Dusting off the blog

As you can see, a little bit has happened here and there.

I’ve changed the theme (=Wordpress-lingo for look or skin) of the blog a couple of times, and now I have found something I think will last for a long time to come: a theme both pretty and random enough for what I intend with the blog (…the wonder that is an organized mess).

Besides that, I’ve been organizing the links of my Follow Fridays, so in addition to the usual Blogroll (which also includes a couple of blogs I need to introduce to you in a following Follow Friday or two), I added a Twitterroll (with all the people I believe you should be keeping an eye on on Twitter) and a Podroll (with all the podcasts I believe you should know so far – of which one link, De Sorte Spejdere, leads to a 404/Not Found, but I would find it odd NOT to have it there. It can be found through iTunes, though – plus one that I will have to introduce later).

Something else I need to do is to make a menu (OH YES! The new theme is custom-menu compatible! Yay!) – something with the links/categories I find to be important and odd enough NOT to be left in one of the boxes in the sidebar. So far there’s only “Home” (directing you to the blog) and “About…” (leading you to the page about me). It’s gonna be good!

Besides that, I need to

  • fix a better way of making a gallery (flickr sucks, I couldn’t get all of the pics from the Brocktour up), and speaking of which…
  • finish off the last part of the Brocktour (there are a couple of bits and pieces in my mind I want up here).
  • dust off some of the drafts I’ve got lying around here… Somewhere… Where’s the damn hatbox?!

Did I miss anything??…
Ah, well. I’ll think of it if I did. Though I do know that I got a bit of inspiration for a following Follow Friday (besides whatever is on the blogroll)!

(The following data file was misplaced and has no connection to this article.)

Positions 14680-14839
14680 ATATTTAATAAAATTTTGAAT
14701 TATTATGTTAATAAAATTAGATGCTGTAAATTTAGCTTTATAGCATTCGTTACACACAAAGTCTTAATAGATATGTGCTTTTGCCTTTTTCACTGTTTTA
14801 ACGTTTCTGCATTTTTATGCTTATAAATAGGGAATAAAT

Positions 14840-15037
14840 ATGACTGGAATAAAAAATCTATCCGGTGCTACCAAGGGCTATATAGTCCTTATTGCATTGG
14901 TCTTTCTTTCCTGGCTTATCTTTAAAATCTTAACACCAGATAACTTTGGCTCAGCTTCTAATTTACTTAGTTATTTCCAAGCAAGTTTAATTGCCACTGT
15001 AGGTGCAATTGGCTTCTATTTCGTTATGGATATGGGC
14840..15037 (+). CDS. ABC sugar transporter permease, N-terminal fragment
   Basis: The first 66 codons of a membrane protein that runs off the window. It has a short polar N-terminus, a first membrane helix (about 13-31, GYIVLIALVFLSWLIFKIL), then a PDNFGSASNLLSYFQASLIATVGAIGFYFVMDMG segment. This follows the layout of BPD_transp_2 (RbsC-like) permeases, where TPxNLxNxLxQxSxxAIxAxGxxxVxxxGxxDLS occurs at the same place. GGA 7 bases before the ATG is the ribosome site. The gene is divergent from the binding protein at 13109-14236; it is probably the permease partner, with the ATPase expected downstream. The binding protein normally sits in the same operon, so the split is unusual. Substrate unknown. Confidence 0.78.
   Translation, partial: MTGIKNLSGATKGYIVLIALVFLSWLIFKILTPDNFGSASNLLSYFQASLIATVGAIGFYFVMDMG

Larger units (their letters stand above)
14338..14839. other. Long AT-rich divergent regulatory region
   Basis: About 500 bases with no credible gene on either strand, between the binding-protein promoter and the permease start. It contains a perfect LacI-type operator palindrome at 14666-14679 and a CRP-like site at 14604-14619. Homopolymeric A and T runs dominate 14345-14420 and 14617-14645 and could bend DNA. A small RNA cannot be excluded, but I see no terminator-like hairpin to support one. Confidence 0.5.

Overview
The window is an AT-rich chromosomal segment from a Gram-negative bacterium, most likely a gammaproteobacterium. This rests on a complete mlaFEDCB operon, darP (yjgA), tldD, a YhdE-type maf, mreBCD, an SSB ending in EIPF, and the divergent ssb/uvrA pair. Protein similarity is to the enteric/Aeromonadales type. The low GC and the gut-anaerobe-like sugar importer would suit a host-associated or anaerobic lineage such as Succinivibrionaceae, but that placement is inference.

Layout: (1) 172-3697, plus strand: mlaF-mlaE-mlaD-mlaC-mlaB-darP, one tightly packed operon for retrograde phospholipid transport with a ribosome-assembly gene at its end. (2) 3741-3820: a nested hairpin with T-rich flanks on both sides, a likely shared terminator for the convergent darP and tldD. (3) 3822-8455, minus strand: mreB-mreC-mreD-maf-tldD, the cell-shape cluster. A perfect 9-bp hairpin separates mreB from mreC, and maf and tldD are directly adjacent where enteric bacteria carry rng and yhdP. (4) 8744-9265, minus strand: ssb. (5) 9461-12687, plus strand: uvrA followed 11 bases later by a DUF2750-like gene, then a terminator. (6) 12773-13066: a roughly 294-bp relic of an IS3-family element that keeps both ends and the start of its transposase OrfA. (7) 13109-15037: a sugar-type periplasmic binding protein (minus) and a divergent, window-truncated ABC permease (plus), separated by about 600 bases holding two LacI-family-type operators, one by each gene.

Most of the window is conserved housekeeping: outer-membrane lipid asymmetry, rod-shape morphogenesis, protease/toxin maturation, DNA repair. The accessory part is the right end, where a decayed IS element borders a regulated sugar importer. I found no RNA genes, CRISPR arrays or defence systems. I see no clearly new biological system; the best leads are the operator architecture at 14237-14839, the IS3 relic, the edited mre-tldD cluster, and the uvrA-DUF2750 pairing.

Oh – and I might have to mention to you that due to skipping a Monday, the theme I was teasing for recently isn’t up for Music Monday tomorrow, but next week instead.

This week in retrospect (incl. Brorson’s Rocktour).

Hey all!,

A couple of things happened this week. No major life changes, but just happening enough to make my everyday go up a notch.

First of all, as you may have discovered if you’re following me on Twitter, I’m off on the tour around Denmark with the rock services, one of the trademarks of Brorson’s Church. I’m blogging from the tourbus, and I hope to continue to do so until we’re home safe around midnight between Wednesday and Thursday.

Looking back on this week, I can tell you that I got a response from the Roskilde Festival (you may already have seen the blog entry) – they kindly declined having me as a blogger.

On Thursday, my choir was back after the annual winter break (which is one week off sometime in February in most institutions in Denmark – except for the Universities; “Time off?! What’s that?!” We only have official holidays (Christmas, Easter, Pentecost, etc.), classes, and time for homework (“Sleep?! What’s that?! Where’s mah drink?”)). Sofie, our director, was sick and had a couple of jobs besides us this week, so she rested her voice only to give place for some checking up on where the choir was with the repetoire, letting others do the solos. We had so much fun!
On my way home, I stranded on the local station for longer than expected due to work on the railways. I couldn’t help but curse it all and was about to want to tell someone where to stuff the time I had to wait in the freezing cold – but that was when I discovered that it wasn’t actually freezing cold anymore, but fairly mild. The snow was melting, there was a sense, a smell, if you will, of spring in the air. As Safri Duo’s “Baya Baya” came on my portable music player, life couldn’t be better.

Brorson’s Church had its almost-monthly rock service on Friday night – and as a voluntary at those services, I was there. I was helping out with cooking dinner, reading prayers with one of the employees, and later on bartending.
Maybe I should explain the concept of the prayer at the rock services: You receive a piece of paper in the doorway as you arrive, and there are pens scattered around the seats. People can then write a prayer; ask God about something, say thanks, or something else. The prayers are then collected during the first song the band plays, the two individuals in charge of the prayers then collect them, sort the usable from jokes and tacky ones, and then go back in, and then, according to the plan, read them aloud, have a moment of silence before Our Lord’s Prayer is said.